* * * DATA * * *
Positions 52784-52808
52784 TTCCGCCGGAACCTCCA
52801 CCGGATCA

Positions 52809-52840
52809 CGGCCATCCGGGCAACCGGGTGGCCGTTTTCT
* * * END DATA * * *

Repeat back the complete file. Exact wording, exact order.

Positions 52784-52808
52784 TTCCGCCGGAACCTCCA
52801 CCGGATCA

Positions 52809-52840
52809 CGGCCATCCGGGCAACCGGGTGGCCGTTTTCT